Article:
Use OTC pain relievers such as aspirin (adults only), ibuprofen, naproxen, and acetaminophen as needed for pain.
For any very tender, fluid-filled blisters, you may snip a tiny hole with small scissors that have been sterilized in alcohol. For these and any broken blisters, wash carefully with antibacterial soap and tepid water, apply antibiotic ointment, and rebandage.
As minor burns heal, keep the area moisturized with skin lotion and protect the area from exposure to sunlight with clothing or a UV-proof sunscreen for a period of about a year. Areas that scar may need permanent sun protection. Most minor burns will heal in as little as a week or up to a month, and if they are treated properly, most will not scar.
Never apply grease, oil, ointment, butter, or any other substance to any burn. Be sure to remove any clothing or jewelry from the burned area. If anything is stuck to the burn, leave it for medical professionals to remove. Immerse the burned area in cool (not ice) water to stop the heat damage to tissues near the burn.
Airway burns are always serious. Call 911 as soon as possible and advise the dispatcher that you suspect an airway burn. There is potential for an airway burn if the person has burns to the head, neck, face, or torso or has been on fire or in a confined-space fire (where gases and air can become superheated). In these cases, the airway can become swollen very quickly, obstructing the flow of oxygen into the body. Signs of airway burning are usually very evident, such as:
Soot around the nose and mouth
Swelling and actual burning of the mouth and tongue
Singed nose hairs
A very hoarse voice
If you see signs of airway damage in a conscious person, try offering small sips of cool water to reduce swelling, and loosen clothing around the neck to improve the person's breathing. Keep the person calm until help arrives.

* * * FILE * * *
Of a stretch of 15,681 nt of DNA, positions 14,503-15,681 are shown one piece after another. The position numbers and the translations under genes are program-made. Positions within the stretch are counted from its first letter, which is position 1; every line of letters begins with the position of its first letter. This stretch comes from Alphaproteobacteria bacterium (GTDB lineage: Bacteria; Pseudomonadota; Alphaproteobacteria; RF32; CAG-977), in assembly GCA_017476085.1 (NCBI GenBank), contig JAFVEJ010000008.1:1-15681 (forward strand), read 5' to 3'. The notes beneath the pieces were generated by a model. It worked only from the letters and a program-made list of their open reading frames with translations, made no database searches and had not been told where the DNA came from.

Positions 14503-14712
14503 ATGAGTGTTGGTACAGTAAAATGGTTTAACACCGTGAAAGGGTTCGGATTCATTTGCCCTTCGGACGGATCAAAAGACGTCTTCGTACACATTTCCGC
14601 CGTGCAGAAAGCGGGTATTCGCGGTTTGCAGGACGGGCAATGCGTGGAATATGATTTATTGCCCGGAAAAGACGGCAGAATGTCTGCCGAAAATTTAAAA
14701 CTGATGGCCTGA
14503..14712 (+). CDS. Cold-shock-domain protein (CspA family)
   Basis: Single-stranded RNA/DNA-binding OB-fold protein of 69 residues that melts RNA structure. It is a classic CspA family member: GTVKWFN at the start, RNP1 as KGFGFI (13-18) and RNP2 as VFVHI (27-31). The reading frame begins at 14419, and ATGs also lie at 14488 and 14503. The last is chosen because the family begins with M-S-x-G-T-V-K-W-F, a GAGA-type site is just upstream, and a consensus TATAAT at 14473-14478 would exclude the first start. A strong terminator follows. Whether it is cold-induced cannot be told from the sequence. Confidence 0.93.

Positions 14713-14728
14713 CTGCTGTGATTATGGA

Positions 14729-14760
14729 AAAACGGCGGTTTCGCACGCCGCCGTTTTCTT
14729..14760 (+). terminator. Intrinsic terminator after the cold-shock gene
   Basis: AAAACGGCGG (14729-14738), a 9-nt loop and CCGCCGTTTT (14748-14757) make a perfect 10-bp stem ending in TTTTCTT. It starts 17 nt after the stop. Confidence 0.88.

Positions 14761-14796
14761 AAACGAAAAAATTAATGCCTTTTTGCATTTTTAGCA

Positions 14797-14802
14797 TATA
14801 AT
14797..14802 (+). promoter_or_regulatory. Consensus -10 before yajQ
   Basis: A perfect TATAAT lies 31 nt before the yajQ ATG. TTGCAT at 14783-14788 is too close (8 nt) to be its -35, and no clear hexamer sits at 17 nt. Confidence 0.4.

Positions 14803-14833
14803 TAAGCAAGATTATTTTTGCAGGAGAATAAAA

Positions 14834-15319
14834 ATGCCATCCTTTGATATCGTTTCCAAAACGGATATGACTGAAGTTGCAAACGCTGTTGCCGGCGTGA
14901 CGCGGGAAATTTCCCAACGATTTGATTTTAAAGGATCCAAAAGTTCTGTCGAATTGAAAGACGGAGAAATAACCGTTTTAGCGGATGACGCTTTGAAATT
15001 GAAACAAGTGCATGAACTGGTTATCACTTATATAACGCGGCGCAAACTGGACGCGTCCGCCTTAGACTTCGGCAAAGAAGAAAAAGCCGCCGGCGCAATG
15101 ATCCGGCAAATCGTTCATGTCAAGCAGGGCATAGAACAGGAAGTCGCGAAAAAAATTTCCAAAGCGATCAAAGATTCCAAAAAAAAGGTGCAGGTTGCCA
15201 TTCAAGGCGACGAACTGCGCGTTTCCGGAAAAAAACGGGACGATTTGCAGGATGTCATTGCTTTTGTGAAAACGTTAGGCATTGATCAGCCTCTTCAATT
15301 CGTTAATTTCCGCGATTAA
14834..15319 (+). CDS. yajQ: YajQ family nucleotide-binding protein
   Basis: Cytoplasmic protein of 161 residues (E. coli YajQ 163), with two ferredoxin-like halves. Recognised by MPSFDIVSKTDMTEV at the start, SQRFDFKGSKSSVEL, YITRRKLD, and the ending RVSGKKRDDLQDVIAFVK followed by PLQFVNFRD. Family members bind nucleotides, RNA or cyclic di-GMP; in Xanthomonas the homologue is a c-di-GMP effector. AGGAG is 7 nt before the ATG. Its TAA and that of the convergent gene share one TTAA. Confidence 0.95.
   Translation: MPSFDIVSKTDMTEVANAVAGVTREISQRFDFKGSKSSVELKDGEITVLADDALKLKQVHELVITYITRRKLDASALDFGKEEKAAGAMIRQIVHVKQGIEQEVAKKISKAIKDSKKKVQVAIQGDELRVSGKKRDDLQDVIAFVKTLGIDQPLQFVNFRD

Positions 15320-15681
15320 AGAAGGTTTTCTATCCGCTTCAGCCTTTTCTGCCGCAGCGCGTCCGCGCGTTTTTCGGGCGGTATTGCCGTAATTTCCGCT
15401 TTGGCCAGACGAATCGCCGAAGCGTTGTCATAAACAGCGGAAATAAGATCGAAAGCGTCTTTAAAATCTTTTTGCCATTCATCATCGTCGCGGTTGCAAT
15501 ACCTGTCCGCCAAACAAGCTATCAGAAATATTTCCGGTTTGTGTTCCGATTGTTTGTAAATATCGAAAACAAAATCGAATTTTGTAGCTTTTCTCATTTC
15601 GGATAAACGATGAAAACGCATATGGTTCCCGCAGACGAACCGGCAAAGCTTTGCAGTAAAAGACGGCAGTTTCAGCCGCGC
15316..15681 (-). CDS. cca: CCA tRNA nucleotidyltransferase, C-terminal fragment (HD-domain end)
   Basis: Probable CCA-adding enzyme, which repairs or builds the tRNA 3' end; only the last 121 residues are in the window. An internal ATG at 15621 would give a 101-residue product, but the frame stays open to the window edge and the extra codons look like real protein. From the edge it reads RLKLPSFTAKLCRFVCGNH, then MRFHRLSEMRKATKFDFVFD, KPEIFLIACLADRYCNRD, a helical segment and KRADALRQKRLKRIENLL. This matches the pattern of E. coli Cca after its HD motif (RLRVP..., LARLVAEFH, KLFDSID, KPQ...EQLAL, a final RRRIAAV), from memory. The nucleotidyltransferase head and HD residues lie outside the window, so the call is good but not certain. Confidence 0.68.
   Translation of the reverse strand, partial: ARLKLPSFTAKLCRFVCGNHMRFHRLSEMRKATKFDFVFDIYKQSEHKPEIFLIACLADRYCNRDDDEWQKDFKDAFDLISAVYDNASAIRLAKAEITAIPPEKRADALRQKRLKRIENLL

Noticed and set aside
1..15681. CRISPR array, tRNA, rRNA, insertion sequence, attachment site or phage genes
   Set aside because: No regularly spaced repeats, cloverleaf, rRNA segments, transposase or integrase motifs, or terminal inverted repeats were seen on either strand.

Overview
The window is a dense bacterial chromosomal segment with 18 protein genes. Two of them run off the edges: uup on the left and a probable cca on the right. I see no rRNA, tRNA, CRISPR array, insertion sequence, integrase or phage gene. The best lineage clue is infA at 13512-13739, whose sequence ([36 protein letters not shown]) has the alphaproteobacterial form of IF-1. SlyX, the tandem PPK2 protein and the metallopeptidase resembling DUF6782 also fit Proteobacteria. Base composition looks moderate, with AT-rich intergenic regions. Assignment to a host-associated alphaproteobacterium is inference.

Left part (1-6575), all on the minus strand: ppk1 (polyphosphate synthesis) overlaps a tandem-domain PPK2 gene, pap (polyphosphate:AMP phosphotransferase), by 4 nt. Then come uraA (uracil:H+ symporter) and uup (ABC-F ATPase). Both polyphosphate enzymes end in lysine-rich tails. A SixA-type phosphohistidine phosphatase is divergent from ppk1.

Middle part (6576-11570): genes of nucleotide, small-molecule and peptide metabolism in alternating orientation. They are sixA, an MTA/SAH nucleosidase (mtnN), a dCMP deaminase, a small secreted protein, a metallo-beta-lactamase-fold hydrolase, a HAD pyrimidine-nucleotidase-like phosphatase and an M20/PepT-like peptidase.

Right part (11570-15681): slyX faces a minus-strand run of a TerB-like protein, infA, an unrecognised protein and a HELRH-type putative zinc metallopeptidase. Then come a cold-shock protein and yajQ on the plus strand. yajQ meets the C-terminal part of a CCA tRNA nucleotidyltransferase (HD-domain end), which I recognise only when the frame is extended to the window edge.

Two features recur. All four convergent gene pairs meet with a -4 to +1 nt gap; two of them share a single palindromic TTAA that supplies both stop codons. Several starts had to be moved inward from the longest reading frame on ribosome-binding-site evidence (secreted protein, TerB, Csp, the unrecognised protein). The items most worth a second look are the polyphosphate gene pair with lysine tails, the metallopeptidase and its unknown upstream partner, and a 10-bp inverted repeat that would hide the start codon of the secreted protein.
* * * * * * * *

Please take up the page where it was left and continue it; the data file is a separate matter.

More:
Treating Chemical Burns
Chemical burns are always serious, and can be life threatening. Remember that personal safety in all first-aid situations is of utmost importance. After determining safety measures:
Remove the person from the scene if necessary, taking steps not to become exposed to toxic fumes or liquids that are present.
Seal any open chemical containers and ventilate the area.
Call 911 and the Poison Control Center immediately.
Chemical burns usually develop much more slowly than heat-related burns, but the first-aid treatment is similar. The first symptoms are typically intense stinging pain followed by blistering, peeling, swelling, and/or discoloration of the burn site.
Remove any articles of the person's clothing that might have become contaminated.
Brush away any dry chemicals left on the body, and immediately begin pouring cold water over the burn continually for at least twenty minutes or until help arrives.
If you have disposable rubber gloves, use them to prevent contaminating yourself and try not to let the contaminated water you're pouring pool up on or around the person or yourself.
Chemical Eye Burns
Chemical eye burns can severely or permanently damage or destroy the eye. As with other chemical burns, wear gloves and try to prevent splashing more chemical on the person or yourself. Don't attempt (or let the injured person attempt) to touch the eye or to remove a contact lens that seems stuck to the eye.
Steps to treat a chemical eye burn include:
Begin washing your eye and continue for at least ten minutes. In work settings, go to the emergency eyewash or shower station, use sterile isotonic saline solution, or if not available, use cold tap water. At home, get into the shower immediately with your clothes on in order to wash out your eye.
Attempt to keep your eyes as wide open as possible while using running water or eye solution to rinse them out.
For any alkali or hydrofluoric-acid burns, continue washing until help arrives or you are taken to an emergency department.
Most household chemical burns in children are a result of alkali in dishwasher products. Keep all household cleaning products, paints, solvents, and other hazardous products away from children.
Look on the product label or call your regional Poison Control Center to find out the type of chemical you were exposed to. The Poison Control Center can also advise you whether to seek immediate medical care. For any pain, tearing, redness, irritation, or vision loss, or if you are unsure, go immediately to an emergency department.